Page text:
CINCINNATI — On Feb. 25, Ohio Rep. Jena Powell introduced a piece of legislation to the Ohio House which would make athletes in school participate in sports based on their assigned sex at birth.
Powell's bill is called the Save Women's Sports Act, and the focus seems to be on requiring transgender girls to participate in boys sports instead of competing against other girls.
"We understand that there's a biological difference between male and females that makes it easier for biological males to compete on a different playing field and different-level playing field than females," Powell said.
In Ohio right now, transgender girls can play on a girls team if they show they have completed at least one year of hormone replacement therapy.
Powell cites athletes like Terry Miller and Andraya Yearwood -- two trans girls in Connecticut who both held a handful of state titles in girls track and field events in 2018 -- as reasons why this bill is needed.
"You know, in the state of Connecticut, we're seeing that biological males are now holding many of the state championship titles over females because they're allowing biological males to compete against them," Powell said.
However, Jessica Cicchinelli, mom to a trans girl athlete and whose family founded the organization Living with Change, said some people are just born athletes. Cicchinelli's daughter plays sports, but she said her daughter is not the star on the team.
"She's a decent athlete, but she's not, you know, she's not the best one on the team," Cicchinelli said. "But she loves it. And it's an outlet for her. And it keeps her physically active and in shape."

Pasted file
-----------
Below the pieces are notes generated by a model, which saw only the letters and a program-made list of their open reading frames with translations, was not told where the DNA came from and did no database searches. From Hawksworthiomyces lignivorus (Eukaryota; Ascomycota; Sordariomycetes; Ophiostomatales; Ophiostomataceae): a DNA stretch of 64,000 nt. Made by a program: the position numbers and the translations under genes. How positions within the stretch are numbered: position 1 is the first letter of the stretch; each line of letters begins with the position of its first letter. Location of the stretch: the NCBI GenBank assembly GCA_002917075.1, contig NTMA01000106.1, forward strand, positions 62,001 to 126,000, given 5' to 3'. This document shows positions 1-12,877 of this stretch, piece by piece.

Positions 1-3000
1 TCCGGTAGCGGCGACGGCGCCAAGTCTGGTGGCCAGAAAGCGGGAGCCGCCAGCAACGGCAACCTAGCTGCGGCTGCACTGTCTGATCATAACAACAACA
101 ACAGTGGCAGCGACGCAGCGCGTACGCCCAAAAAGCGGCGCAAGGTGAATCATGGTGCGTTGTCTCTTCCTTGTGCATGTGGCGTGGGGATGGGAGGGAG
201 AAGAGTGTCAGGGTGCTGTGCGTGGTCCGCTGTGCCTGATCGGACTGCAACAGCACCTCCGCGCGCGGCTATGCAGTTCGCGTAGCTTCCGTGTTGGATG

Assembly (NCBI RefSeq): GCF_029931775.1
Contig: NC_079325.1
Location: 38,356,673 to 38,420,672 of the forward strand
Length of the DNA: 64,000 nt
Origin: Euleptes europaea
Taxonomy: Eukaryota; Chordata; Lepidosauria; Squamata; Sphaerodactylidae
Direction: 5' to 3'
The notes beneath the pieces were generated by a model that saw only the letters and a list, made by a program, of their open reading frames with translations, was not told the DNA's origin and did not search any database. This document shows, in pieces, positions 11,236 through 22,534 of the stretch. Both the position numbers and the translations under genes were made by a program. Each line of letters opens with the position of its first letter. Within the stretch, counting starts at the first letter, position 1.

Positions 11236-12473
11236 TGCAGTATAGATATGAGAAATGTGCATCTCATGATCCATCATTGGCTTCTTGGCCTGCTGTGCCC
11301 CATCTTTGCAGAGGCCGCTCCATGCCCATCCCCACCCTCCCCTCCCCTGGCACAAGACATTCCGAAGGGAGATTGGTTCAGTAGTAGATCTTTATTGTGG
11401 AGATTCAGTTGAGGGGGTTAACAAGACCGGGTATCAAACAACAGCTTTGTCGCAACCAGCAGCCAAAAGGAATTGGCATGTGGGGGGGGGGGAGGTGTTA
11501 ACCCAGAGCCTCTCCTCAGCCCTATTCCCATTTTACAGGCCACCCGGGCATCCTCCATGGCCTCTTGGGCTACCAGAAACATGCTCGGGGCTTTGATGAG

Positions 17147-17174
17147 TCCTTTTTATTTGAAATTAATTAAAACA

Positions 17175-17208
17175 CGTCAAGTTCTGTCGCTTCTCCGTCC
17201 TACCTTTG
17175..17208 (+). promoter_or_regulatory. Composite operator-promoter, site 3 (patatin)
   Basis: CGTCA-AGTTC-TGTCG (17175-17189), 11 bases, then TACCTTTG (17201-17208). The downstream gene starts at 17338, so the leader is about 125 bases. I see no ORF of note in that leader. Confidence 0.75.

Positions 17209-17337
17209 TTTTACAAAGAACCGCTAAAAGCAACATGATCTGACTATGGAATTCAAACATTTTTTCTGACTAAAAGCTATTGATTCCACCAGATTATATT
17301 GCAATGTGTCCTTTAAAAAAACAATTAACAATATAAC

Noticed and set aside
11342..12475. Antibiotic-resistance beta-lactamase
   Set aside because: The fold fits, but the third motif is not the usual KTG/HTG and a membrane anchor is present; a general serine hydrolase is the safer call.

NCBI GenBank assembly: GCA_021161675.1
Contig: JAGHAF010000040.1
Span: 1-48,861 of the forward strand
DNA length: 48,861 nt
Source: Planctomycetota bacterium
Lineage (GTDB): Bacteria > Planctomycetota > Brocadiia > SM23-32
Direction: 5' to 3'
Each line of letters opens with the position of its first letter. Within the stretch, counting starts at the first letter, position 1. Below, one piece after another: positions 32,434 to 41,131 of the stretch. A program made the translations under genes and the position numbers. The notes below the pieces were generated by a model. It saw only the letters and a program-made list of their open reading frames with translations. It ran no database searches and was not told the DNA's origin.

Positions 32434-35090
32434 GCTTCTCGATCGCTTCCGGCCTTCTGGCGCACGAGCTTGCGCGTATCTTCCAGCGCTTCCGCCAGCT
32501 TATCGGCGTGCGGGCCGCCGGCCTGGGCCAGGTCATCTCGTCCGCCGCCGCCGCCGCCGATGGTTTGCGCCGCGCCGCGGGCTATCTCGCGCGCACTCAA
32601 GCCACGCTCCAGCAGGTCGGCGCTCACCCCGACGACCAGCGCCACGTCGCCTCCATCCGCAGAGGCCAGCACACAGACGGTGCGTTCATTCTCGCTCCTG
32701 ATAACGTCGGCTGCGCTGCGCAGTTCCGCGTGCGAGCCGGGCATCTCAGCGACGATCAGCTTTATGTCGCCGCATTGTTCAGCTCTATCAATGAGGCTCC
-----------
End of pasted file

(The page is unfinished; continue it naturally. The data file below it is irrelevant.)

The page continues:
While many people online said they don't want boys to "game" the system by saying they are trans girls in order to get athletic scholarships, Cicchinelli said this is ridiculous.
"You would not choose this path, for anybody," she said. "It's a tough life; it's not easy. And to think that I'm gonna have my son come out as transgender in order to get a scholarship for college... I think that's really far-fetched."
The Save Women's Sports Act would also require transgender boys to participate in girls sports.
Although girls have to show they have been on hormones for over a year in Ohio, there is no such requirement for trans boys. However, according to the Ohio High School Athletic Association, once a boy starts hormone treatment, he has to have his hormone levels checked.
In 2017 and 2018, Mack Beggs won the Texas 6A wrestling championship for girls in the 110-pound division because of similar laws. Parents said Beggs had an unfair advantage because he was a boy. Beggs had requested to compete in the boys wrestling division but was denied because he was transgender.
Chris Mosier, trans advocate and the first transgender athlete to make a US national men’s team, said in an interview with Out: "High school athletes come in all shapes, sizes, and skill and ability levels, and it’s unfair for us to police bodies and make determinations of who should be able to compete in sports... Barring trans people from participation hurts everyone."